Sarah Chayes has been living and working in Kandahar, Afghanistan since 2001, when she covered the fall of the Taliban for National Public Radio. In 2002 she decided to leave journalism to help rebuild the shattered country, whose fate will help determine the shape of the 21st century.
Currently she runs a cooperative in the former Taliban stronghold, producing fine skin-care products from local fruits, nuts, and botanicals. (www.arghand.org) The aim is to discourage opium production by helping farmers earn a living from licit crops, as well as to encourage collective decision-making. From this position, deeply embedded in Kandahar’s everyday life, Ms. Chayes has gained unparalleled insights into a troubled region. Her book about Afghanistan since the Taliban is The Punishment of Virtue: Inside Afghanistan After the Taliban (New York: Penguin, 2006)
Chayes's articles have appeared in a variety of international publications, and are collected here in an archive that chronicles the recent history of Afghanistan. In "Media Links" you will find links to articles about Chayes and her work. "Pictures" is a gallery of Chayes's photos as well as links to relevant maps. Chayes posts occasional letters to "Notes From the Field," where you can join the conversation.
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Afghanistan, once thought of as the “good war,” is on the brink of being lost. But the failure of the US and international effort there is not a foregone conclusion. A thoughtful, wide-ranging shift in strategy on the part of the Obama Administration can still avert Afghanistan’s likely fate as an irrevocable – and dangerous – failed state, with ominous implications for the region and the rest of the world.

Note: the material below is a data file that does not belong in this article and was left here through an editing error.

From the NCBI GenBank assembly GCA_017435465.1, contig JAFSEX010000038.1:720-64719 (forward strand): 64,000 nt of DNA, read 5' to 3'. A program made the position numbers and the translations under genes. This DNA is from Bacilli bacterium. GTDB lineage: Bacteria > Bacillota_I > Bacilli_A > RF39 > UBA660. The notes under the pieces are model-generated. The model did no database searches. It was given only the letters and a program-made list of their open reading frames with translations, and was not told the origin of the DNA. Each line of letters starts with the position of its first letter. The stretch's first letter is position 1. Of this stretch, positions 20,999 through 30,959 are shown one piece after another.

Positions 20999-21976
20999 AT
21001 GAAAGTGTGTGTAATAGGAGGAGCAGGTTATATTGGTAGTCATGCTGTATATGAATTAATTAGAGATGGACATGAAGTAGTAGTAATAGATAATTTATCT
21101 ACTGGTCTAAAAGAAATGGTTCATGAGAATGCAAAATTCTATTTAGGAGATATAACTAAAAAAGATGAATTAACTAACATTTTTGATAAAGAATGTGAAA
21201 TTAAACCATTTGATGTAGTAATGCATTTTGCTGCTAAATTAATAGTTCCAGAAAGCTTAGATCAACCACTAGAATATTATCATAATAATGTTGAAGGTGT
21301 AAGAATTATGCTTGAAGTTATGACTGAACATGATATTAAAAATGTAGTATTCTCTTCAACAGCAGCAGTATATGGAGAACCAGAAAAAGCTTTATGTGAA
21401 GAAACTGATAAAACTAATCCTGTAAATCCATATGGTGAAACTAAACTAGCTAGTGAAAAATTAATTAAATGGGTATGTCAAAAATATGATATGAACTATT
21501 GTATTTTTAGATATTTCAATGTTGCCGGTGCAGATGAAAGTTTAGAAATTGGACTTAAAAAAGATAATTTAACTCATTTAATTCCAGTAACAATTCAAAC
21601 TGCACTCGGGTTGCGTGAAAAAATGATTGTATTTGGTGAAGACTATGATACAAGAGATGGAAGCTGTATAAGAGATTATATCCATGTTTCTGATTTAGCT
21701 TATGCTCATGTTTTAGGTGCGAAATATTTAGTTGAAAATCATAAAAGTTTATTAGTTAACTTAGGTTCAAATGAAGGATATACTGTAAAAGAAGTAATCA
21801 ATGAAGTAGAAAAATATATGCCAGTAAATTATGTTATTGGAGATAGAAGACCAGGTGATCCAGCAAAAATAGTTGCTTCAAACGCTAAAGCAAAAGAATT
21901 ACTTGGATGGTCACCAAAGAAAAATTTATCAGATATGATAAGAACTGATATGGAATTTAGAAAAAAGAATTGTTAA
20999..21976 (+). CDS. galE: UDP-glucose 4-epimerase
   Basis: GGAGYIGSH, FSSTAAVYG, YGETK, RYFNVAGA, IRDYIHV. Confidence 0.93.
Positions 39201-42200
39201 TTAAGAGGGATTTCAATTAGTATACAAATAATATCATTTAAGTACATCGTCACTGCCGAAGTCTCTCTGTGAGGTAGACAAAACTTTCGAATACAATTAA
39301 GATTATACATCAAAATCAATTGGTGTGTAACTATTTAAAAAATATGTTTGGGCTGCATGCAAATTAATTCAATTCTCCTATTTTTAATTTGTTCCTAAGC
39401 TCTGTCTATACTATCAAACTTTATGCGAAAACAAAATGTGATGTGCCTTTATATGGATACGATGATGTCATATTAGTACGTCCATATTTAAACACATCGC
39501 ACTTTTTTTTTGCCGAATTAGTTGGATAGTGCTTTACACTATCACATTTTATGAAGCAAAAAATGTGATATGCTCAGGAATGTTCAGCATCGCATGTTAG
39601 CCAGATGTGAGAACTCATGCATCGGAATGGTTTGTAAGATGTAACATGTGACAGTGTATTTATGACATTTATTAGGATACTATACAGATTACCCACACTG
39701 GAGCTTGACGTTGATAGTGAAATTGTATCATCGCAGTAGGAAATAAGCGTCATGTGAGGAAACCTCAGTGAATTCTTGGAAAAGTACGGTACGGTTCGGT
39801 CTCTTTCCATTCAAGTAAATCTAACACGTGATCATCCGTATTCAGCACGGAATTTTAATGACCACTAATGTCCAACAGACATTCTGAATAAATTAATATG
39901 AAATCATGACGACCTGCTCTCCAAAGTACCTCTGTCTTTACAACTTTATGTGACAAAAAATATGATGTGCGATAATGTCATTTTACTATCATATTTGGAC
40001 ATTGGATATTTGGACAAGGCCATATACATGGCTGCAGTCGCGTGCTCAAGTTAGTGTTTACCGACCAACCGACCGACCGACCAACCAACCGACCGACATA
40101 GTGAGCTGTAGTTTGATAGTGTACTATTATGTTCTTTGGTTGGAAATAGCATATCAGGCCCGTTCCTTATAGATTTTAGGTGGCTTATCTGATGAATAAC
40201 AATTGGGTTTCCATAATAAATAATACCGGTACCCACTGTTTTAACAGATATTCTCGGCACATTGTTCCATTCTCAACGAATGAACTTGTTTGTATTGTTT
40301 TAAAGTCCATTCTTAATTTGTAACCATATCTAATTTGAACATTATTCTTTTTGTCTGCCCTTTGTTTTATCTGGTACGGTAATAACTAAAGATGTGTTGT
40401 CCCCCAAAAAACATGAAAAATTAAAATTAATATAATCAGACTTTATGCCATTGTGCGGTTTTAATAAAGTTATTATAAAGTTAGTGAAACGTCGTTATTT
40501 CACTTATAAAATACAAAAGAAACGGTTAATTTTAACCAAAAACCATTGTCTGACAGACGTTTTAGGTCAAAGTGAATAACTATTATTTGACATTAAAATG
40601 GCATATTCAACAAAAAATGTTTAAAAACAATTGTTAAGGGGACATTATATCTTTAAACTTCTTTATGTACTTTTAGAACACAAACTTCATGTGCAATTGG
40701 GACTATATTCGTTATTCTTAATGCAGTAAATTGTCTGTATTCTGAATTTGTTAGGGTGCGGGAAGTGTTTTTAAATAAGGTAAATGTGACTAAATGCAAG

'Lower your sights' is the wrong vision for Afghanistan. As U.S. officials talk down our goals, Afghans are listening and wondering what happened to our promises.
By Sarah Chayes
March 27, 2009
Writing From Kandahar,
As President Obama unveils his Afghanistan strategy, he should know
that a flurry of warnings by U.S. officials urging lowered expectations
has not fallen on deaf ears in Afghanistan.
guess we were wrong to hope for anything really new from the new
American government," sighed one of the members of my cooperative as we
peeled Chinese pears recently by the light of kerosene lamps.... (read the whole op-ed or Click for PDF
Nurallah strode into our workshop
shaking with rage. His mood shattered ours. "This is no government," he
stormed. "The police are like animals."
The story gushed out of
him: There'd been a fender-bender in the Kandahar bazaar, a taxi and a
bicycle among wooden-wheeled vegetable carts. Wrenching around to avoid
the knot, another cart touched one of the green open-backed trucks the
police drive. In seconds, the officers were dragging the man to the
chalky dust, beating him -- blow after blow to the head, neck, hips,
kidneys. Shopkeepers in the nearby stalls began shouting, "What do you
want to do, kill him?" The police slung the man into the back of their
truck and roared away.
"So he made a mistake," concluded
Nurallah, one of the 13 Afghan men and women who make up my
cooperative. "We don't have a traffic court? They had to beat him?"
In the seven years I've lived in this stronghold of the Afghan south -- the erstwhile capital of the Taliban
and the focus of their renewed assault on the country -- most of my
conversations with locals about what's going wrong have centered on
corruption and abuse of power. "More than roads, more than schools or
wells or electricity, we need good governance," said Nurallah during
yet another discussion a couple of weeks ago. Read More....